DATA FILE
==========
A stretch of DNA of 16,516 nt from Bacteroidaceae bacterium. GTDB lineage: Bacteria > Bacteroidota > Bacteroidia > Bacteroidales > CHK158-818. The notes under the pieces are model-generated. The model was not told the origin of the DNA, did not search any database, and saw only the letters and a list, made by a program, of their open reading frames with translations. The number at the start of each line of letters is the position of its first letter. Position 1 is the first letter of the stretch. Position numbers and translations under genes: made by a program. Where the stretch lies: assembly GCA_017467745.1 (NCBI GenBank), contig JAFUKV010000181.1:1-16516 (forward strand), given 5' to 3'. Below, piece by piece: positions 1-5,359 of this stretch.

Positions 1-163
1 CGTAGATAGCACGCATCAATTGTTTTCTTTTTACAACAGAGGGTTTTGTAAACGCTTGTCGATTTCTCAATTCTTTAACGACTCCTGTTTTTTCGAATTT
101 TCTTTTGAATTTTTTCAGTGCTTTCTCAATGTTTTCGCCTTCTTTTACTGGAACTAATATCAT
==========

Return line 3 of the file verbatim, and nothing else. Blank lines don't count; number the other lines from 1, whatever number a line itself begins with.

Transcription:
1 CGTAGATAGCACGCATCAATTGTTTTCTTTTTACAACAGAGGGTTTTGTAAACGCTTGTCGATTTCTCAATTCTTTAACGACTCCTGTTTTTTCGAATTT